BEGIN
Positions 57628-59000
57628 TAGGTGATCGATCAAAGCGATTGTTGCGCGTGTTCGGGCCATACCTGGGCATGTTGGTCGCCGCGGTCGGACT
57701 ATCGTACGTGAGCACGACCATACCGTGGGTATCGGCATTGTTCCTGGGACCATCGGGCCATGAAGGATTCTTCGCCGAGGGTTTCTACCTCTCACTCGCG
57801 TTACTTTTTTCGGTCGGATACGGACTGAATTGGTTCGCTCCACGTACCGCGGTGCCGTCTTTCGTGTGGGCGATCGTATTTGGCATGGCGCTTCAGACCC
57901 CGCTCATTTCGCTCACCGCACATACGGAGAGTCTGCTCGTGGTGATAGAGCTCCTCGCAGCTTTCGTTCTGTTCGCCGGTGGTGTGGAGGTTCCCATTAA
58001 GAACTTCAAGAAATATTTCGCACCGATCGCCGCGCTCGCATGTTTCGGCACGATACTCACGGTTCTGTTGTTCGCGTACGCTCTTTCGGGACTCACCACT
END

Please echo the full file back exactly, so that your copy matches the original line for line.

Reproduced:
Positions 57628-59000
57628 TAGGTGATCGATCAAAGCGATTGTTGCGCGTGTTCGGGCCATACCTGGGCATGTTGGTCGCCGCGGTCGGACT
57701 ATCGTACGTGAGCACGACCATACCGTGGGTATCGGCATTGTTCCTGGGACCATCGGGCCATGAAGGATTCTTCGCCGAGGGTTTCTACCTCTCACTCGCG
57801 TTACTTTTTTCGGTCGGATACGGACTGAATTGGTTCGCTCCACGTACCGCGGTGCCGTCTTTCGTGTGGGCGATCGTATTTGGCATGGCGCTTCAGACCC
57901 CGCTCATTTCGCTCACCGCACATACGGAGAGTCTGCTCGTGGTGATAGAGCTCCTCGCAGCTTTCGTTCTGTTCGCCGGTGGTGTGGAGGTTCCCATTAA
58001 GAACTTCAAGAAATATTTCGCACCGATCGCCGCGCTCGCATGTTTCGGCACGATACTCACGGTTCTGTTGTTCGCGTACGCTCTTTCGGGACTCACCACT